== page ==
Mikita would again lead the league in scoring in 1964-65 with 87 points and 154 penalty minutes plus 10 more points in 14 playoff games as they again reached the finals.

Then an amazing thing happened. Mikita returned home from a road trip and his wife told him that their daughter was watching the last road game on TV and asked "Mommy, why does Daddy spend so much time sitting down?" It was at that point that Mikita thought about how to explain to a three-year-old how her father took a penalty he shouldn't have and was being punished for it. He also figured out where his penalty minutes were coming from and made a conscious decision to eliminate "lazy" penalties such as holding, hooking and tripping, as well as his misconduct penalties and began to play a different style of hockey and keep quiet with the referees.

The results were dramatic.

1965-66 saw a drop in penalty minutes to 58, yet he still managed 78 points, second overall.

Mikita's reinvention of his style continued in 1966-67 as he scored 35 goals and 62 assists tying the single season league record of 97 points to capture his third Art Ross Trophy, yet even more surprising was his mere 12 penalty minutes, 142 less than just two seasons prior, which earned him the Lady Byng Award. Had you suggested such a thing was even possible the first six seasons of his career, you would have been laughed at. Mikita is fond of saying, "I realized that you need an awfully long stick to score from the penalty box." The scoring title, along with reinventing his style in play, resulted in Mikita winning the Hart Trophy as well, the first player to ever win all three trophies in a single season.

Mikita poses with his record setting trio of trophies in 1967

He would repeat the triple trophy feat in 1967-68 with a career high 40 goals, 47 assists for 87 points and just 14 penalty minutes and be named the winner of the Lady Byng, Hart and Art Ross trophies his fourth scoring title in five years.

Although his point total increased the following season to 97, tying his career best, he would finish fourth in the scoring race. The next six seasons Mikita's consistent production saw him average 78 points per season, with none lower than 65. During that time period the Black Hawks would make it to the finals in 1970-71 (18 points in 18 games) and 1972-73 (20 points in 15 games).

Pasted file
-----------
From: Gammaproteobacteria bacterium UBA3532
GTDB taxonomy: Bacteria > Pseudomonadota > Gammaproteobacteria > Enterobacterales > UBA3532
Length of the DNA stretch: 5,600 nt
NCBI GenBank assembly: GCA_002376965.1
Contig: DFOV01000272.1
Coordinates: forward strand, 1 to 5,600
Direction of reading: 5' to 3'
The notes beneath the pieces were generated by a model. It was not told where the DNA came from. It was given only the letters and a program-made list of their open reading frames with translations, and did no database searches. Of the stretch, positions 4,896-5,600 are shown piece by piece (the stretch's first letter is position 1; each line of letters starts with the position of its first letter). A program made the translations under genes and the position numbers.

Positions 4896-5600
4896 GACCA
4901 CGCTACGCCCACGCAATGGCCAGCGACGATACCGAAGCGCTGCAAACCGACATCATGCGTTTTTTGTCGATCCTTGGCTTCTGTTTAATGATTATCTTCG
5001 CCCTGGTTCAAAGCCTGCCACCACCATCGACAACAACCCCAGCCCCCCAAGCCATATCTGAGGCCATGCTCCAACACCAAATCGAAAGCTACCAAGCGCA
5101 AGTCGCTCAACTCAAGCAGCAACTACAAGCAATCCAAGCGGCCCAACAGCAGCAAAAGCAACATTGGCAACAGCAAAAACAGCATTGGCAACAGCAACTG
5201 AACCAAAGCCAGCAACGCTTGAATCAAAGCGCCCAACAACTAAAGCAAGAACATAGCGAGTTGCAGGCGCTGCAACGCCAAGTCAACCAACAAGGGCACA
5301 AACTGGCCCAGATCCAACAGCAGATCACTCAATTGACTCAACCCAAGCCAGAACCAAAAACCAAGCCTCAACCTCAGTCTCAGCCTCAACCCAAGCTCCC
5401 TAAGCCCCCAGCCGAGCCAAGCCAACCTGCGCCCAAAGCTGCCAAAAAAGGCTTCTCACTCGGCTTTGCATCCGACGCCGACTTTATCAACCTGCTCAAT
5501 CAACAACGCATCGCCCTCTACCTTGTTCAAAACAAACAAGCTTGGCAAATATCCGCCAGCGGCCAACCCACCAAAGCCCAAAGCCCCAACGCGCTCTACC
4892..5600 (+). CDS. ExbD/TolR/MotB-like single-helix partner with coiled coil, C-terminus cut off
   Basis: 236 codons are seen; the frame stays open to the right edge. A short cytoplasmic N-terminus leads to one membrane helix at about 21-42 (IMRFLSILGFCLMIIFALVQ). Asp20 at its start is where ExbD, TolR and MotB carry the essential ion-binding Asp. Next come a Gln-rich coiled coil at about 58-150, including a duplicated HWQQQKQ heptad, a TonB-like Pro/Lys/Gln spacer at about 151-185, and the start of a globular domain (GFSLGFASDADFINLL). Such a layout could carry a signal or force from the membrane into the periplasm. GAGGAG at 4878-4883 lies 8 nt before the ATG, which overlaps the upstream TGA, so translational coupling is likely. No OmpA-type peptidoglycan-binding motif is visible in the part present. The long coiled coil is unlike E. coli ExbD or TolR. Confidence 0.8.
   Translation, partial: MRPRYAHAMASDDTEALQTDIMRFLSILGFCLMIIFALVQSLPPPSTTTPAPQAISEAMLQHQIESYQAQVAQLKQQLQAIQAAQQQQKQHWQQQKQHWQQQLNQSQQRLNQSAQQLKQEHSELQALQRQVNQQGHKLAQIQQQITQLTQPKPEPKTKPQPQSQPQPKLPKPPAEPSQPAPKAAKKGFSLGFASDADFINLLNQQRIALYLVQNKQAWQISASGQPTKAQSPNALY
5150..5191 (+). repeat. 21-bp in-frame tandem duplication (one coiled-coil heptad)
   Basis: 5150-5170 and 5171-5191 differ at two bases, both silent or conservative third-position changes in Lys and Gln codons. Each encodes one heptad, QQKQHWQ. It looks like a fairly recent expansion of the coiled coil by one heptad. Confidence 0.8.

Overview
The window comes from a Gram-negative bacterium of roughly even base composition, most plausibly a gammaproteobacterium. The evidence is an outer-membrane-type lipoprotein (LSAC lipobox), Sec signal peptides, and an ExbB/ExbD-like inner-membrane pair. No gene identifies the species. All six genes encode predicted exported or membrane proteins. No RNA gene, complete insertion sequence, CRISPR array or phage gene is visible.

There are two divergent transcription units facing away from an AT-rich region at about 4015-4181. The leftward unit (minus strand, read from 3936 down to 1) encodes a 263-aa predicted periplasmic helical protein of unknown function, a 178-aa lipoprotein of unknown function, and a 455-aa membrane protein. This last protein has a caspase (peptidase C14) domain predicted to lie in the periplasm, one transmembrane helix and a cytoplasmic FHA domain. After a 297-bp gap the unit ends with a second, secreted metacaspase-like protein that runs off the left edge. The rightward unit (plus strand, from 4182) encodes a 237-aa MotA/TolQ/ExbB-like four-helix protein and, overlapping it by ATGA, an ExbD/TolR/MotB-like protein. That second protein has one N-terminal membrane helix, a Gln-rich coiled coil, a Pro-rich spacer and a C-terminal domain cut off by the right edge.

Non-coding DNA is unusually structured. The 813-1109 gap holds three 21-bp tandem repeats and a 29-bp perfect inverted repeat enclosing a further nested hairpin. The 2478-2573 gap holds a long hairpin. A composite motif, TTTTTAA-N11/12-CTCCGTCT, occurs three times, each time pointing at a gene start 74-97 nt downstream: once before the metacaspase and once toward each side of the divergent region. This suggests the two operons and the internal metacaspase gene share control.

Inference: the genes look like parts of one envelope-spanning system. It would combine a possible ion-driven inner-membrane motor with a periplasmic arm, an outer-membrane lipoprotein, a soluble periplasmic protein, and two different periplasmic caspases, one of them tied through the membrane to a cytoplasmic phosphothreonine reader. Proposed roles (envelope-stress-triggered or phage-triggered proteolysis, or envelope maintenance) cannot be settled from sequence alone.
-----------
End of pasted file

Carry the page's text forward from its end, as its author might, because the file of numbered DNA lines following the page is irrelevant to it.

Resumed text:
It was just prior to the 1972-73 season that Mikita would have a homecoming while part of Team Canada. After completing the grueling Summit Series against the Soviet Union, Team Canada travelled to Prague to play the Czechoslovakian National Team. Mikita was named team captain for the contest, which was the first time he was able to play in front of his parents and siblings.

"The welcome I received from the crowd was the proudest moment in my life," said Mikita.

 photo MikitaTeamCanada.jpg
Mikita as a member of Team Canada in 1972

His production would drop from the 80's to the high 50's, partly due to back problems which would eventually cause him to retire in 1980 as the second highest NHL career scoring leader, behind only Howe, with 1,467 points from 541 goals and 926 assists in 1,394 games, the 7th most in league history at the time. His games, assists and points were all Black Hawks records and he would finish his career with 4 Art Ross Trophies, 2 Hart Trophies, 2 Lady Byng Trophies. In addition to his trophy collection, Mikita would appear in nine NHL All-Star Games - 1964, 1967-1969 and 1971 through 1975.

Howe, Mikita & Hull-1967 ASG photo HoweMikitaampHull-1967ASG.jpg
Mikita played on a line with Howe and Hull in the 1967 All-Star Game

He was inducted into the Hockey Hall of Fame in 1983 and the Slovak Hall of Fame in 2002.

In addition to all his scoring exploits, Mikita was also an innovator of hockey equipment, both intentional in unintentional. Following a concussion in 1972-73, Mikita began wearing a helmet designed especially for him with it's distinctive round crown and even put it into production for others to purchase.

Mikita wearing the Northland dome helmet

Having even more of an impact on how the game is played, Mikita is credited with the innovation of the curved stick blade in the early 1960's.

"My invention of the curved stick came by accident. One day, I cracked my stick in practice, forming an angle in the blade. I was tired and angry at the thought of climbing the 21 stairs to the dressing room to get another stick. I fired a puck in frustration, and the way it left my stick and the sound it made against the boards caught my attention. Before the stick finally broke, I had taken a half a dozen shots, and each time, it was the same."